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There’s a regular feature on one of the sports pages I read where a featured athlete – say, one who has been performing particularly well for while, or is approaching some milestone, or has recently arrived in a trade – exposes himself to a Question and Answer, with a publicist hovering somewhere nearby. I don’t know why I read these. They make me nauseous usually. Habit, I guess. Always the athlete’s favorite movie is Scarface or The Shawshank Redemption. Usually their favorite dinner guest is Jesus. And when the athlete has recently had a child (they usually have), there’s the part where they’re asked if they’ve changed any diapers. (“Laughs.”) A couple, they usually say.

At an average of four diapers a day for five years total (between two children) I figure I probably changed seven-thousand diapers. I say this not to brag, but because before I had a child I’m pretty sure I had never even seen a diaper since I was wearing one, or anyway never noticed. Such was my level of preparation for the demands of fatherhood, that the first time the nurse pointed me in the direction of that dessert cart thingy in the hospital, I thought, Really? Do I have to? And that was pretty much my approach to everything in those early days, in such a state of defensiveness I may as well have been caring for a Velociraptor. My wife knew better, but my wife had a job. Every choice became an improvisation. Entire days seemed held together with spit and glue and day-old breast milk.

I hope it worked out. In some ways it did: both of my children are fanatical readers, and I’m lucky, I know, but I like to think it had something to do with our earlier days. We had, that first time around, about ten or twelve books, pretty randomly collected in a basket by the fireplace, and while I’m not going to pretend at their artistic merits relative to anything else out there, they worked for me then, sometimes a hundred times a day, when I was too blinkered to think of anything else.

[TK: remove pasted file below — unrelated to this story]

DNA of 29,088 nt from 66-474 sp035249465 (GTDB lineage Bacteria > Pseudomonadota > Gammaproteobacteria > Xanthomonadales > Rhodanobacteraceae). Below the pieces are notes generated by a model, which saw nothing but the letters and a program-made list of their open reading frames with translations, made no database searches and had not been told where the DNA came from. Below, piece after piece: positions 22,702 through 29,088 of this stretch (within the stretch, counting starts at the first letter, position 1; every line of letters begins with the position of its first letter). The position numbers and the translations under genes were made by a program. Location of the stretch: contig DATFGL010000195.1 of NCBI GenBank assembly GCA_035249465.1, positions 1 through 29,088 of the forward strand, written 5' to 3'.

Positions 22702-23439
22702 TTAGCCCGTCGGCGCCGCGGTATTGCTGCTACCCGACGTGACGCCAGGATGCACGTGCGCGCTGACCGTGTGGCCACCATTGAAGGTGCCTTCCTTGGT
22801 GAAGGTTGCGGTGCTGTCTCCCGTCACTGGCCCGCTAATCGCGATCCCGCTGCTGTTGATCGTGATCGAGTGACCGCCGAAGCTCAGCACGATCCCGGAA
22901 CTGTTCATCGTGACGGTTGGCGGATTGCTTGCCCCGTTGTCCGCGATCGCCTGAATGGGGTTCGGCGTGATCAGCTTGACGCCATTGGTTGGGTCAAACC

We read something called Jamberry; it worked and I cannot say why. A little book called Wee Seasons (no longer available), about seven pages and twenty-something words long, so you can imagine how many times I needed to reload that. Oh, and The Snowy Day and Whistle for Willie (which I am willing to enter a cage to defend), but really, beyond those and While I Am Little and Goodnight Mr. Night and a bunch of sketchy board books about dogs and blocks and colorful balls, I cannot remember very much else from that basket. Also, being so inexperienced (or obtuse), I did not realize a world of picture books even existed between those very simple starters and Dr. Seuss, and so to this day the library that we keep, which is in every respect overflowing and full of redundancies, still has holes from when I was probably over-relying on Oh, the Places You’ll Go! 

Many people have written in to make a case for two books in particular – Tip Tip Dig Dig and Sputter, Sputter, Sput. This is apparently owing to whatever mysterious qualities those stories possess which make it easier to get through the day (“over and over,” you say), and that is exactly the sort of recommendation that matters. Do keep them coming. Because we can talk about everything like it’s Anna Karenina, but there’s really no substitute for experience.

Sep 18 2009 | Comments: 0

Filed Under:  Parents  






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